Splits: Jan 2, 1990 [2:1], Dec 1, 1993 [2:1], May 1, 1996 [2:1], May 1, 1998 [2:1], Jun 26, 2006 [2:1]

+11.7% Franklin Balanced Fund

A look at the Franklin Balanced Fund reveals a startling trend.  Over the past five years, the balanced funds listed above all have ranges of return between 11.3% and 11.8% (if you don’t count the gouging that the American Funds salesperson would take from their clients).

 Why are the returns so consistent?

This comes down to something called “closet indexing”.  In crude terms, these fund managers are lacking a dangling part of the male anatomy.  They are essentially shadowing the holdings within their respective indexes, and charging fees to do so.

This will prevent them from earning returns that deviate too far from their competitive peer group.

Fund managers, after all, who grossly underperform their peers, typically get fired.  But closely following their professional peers prevents these fund managers from actively seeking opportunities, and it also prevents them from acting responsibly with their respective funds. 

For instance, when the stock markets fell in 2008/2009, did these fund managers have the guts to rebalance their funds, selling off some bonds to buy discounted stocks?  As balanced funds, they should have… that’s what a balanced fund is supposed to do.  But as you’ll see when reading further, the answer to that question is almost certainly, no.

+10.9% Goldman Sachs Balanced Fund

There’s nothing golden about Goldman Sach’s 5 year total return.  Again, it’s within a very tight range of the other funds above…revealing the reluctance of these fund managers to branch out on their own and think independently.

The Singapore American School Fund

OK, this isn’t really a fund that represents my school.  But the portfolio I’ll show you below is exactly the same as the one I outlined (and promised to track) in September 2006, using www.SmartMoney.com.

I suggested then, and I’ll reinforce it again, that this portfolio will (over a lengthy period of time) beat the vast majority of actively managed money.

Unlike the American Funds Balanced Fund, there are no atrocious fees charged to investors who buy Vanguard’s funds.  And the expense ratios are a fraction of what they would be if investors had chosen actively managed products instead.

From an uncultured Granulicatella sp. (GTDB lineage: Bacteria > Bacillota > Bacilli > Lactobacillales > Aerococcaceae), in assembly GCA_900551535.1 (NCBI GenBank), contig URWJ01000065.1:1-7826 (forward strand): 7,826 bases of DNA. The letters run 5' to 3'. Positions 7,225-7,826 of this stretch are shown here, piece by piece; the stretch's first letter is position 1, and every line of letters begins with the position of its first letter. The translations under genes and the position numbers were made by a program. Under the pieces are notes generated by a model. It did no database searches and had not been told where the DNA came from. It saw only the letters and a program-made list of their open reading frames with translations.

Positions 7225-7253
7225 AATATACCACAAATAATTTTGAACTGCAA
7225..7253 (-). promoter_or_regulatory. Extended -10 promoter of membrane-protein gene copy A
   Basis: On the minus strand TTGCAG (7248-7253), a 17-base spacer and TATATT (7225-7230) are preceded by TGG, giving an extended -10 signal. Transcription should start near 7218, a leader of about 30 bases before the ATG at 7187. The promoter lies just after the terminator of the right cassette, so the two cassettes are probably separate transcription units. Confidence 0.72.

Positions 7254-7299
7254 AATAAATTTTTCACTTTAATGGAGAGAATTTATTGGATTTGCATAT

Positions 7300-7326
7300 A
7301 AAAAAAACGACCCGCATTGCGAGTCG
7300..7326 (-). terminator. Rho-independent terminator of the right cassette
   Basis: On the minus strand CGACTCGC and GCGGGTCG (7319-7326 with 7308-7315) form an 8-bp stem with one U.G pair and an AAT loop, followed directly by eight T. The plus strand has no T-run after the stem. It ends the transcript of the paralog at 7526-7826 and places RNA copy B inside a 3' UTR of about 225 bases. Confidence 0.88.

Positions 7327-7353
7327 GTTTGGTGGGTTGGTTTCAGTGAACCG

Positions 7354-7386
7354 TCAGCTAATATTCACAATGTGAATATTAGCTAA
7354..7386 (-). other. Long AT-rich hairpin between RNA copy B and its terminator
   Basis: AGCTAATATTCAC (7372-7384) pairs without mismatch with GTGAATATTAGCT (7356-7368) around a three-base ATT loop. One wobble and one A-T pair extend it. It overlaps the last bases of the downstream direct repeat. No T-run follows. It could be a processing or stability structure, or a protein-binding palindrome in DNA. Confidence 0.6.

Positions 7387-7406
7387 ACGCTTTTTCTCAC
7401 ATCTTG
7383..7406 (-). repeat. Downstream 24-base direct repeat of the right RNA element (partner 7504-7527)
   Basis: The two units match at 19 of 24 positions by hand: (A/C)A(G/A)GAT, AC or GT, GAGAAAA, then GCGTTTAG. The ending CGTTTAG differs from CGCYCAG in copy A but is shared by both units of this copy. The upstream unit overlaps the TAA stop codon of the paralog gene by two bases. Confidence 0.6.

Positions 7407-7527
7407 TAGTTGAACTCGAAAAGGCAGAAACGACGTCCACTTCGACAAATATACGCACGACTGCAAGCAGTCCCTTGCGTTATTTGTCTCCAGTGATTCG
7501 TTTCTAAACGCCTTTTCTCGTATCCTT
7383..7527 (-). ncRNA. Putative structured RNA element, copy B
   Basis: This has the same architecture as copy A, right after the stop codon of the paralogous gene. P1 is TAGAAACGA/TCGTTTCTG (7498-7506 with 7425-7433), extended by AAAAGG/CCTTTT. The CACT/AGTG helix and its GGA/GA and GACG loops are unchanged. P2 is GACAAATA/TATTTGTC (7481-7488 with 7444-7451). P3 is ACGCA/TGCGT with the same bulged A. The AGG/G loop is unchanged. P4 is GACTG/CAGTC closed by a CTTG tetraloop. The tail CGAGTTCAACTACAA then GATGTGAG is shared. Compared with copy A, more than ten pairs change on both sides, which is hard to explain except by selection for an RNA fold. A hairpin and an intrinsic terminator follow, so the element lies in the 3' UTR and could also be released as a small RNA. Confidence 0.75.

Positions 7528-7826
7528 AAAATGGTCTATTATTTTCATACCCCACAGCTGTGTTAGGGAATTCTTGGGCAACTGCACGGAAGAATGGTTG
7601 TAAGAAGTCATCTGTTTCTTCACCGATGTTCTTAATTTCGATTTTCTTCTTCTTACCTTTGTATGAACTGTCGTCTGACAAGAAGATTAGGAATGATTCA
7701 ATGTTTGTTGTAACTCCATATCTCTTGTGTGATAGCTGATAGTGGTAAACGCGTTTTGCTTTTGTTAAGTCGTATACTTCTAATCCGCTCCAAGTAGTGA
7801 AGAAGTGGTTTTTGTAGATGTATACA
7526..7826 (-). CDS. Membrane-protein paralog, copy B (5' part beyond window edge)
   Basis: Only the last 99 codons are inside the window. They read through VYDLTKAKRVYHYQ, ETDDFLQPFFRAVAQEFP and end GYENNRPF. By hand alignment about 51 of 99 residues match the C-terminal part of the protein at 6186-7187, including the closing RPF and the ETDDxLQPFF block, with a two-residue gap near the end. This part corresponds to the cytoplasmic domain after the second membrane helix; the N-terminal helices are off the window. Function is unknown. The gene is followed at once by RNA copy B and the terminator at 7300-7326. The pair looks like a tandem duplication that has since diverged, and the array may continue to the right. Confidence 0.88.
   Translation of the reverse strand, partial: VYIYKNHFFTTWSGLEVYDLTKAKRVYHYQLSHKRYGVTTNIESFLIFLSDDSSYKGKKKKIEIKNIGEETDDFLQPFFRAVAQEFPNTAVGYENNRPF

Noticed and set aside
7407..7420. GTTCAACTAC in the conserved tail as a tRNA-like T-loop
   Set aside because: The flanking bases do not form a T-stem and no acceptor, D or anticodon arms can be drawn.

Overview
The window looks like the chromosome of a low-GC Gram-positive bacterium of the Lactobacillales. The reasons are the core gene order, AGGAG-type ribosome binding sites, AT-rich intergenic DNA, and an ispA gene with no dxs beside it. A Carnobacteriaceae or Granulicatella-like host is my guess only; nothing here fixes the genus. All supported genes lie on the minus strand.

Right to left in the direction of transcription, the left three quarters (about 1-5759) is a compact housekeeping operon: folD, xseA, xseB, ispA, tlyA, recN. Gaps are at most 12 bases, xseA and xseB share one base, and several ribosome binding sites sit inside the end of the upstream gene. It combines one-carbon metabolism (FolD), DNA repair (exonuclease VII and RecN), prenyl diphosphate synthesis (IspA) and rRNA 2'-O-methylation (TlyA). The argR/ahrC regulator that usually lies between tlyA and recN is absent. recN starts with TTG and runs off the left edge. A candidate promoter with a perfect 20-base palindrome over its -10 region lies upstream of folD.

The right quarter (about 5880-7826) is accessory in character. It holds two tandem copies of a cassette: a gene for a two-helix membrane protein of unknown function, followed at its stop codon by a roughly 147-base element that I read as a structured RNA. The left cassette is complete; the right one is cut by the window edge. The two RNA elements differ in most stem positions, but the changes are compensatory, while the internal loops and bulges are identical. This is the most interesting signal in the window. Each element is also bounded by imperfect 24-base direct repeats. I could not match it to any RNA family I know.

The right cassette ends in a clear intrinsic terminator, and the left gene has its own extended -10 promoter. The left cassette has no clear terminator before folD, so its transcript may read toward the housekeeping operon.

Five years ago, I suggested that investors should rebalance their portfolio annually… spending just 10 minutes on their investments.

I’ll admit that I was pretty lazy about rebalancing this portfolio.  I rebalanced it today, and I rebalanced it at the beginning of 2009.  In total, I have spent no more than 10 minutes (total!) on this portfolio in the past five years.

Yet if this portfolio was a boxer, it would have knocked out the balanced funds from Fidelity, American Funds, T. Rowe Price, Franklin and Goldman Sachs… blindfolded!

Five Year Overall Portfolio Gain:  +19.08%

Initial Investment in September 2006:  $200,000 (including cash)

Current Account Value, September 20, 2011:  $238,166.48


% Currently Allocated in each

Initial investment

Current Value

Vanguard Total Bond Market Fund




Vanguard Total U.S. Stock Market Fund




Vanguard Total International Stock Market Fund




 No money was added to this account, and it was rebalanced on two occasions.  Rebalancing can be a very powerful tool during volatile stock markets.

If you think that I got lucky, think again.

If I had spent just ten minutes a year rebalancing this portfolio (instead of 10 minutes over 5 years) it probably would have done a lot better.

Want proof? Check this out:

The company, Assetbuilder, creates portfolios of indexes for investors who don’t want to manage their own money.

They charge a small annual fee, and they aren’t afraid to rebalance without emotion.  They don’t have peers that they’re trying to keep pace with.  The folks at Assetbuilder just build diversified portfolios of indexes, at a very low cost, and they rebalance those indexes.

If you’re an American (even an American living overseas) you can use their services.

Based on investors’ ages and risk tolerances, they offer 14 model portfolios.

On their website, they track the performance of those portfolios.  And here are the portfolios that combine stock and bond indexes, with varying degrees of risk.

Every single one of them beat the overall return of the Singapore American School Portfolio.  Looking below, you can see that their Model Portfolio 14 has a five year compounding return of 4.42% (the lowest of the bunch below).

But compounded, that’s a five year total return of 24.14%.

In contrast, their portfolio model 7 returned 5.53% for a five year total return of 30.88%.

As of August 2011


3 Mth Period

1 Yr Annual

3 Yrs Annual

5 Yrs Annual

YTD Period

Since 09/2006




Model Portfolio 06








Model Portfolio 07








Model Portfolio 08








Model Portfolio 09








Model Portfolio 10








Model Portfolio 11








Model Portfolio 12








Model Portfolio 13








Model Portfolio 14








 Will the Assetbuilder portfolios continue to beat the Singapore American School portfolio that I created?

Maybe.  Maybe not.

But there’s one certainty.

As an aggregate, indexed portfolios pull further and further ahead of the vast majority of actively managed portfolios over an investment lifetime.

Academic evidence supports that notion.

So if your money is mired in actively managed funds, what’s keeping you there? If you’re an American, give Vanguard or Assetbuilder a ring.  You’ll be glad you did.

For more information, please order my book, Millionaire Teacher: The Nine Rules of Wealth You Should Have Learned in School.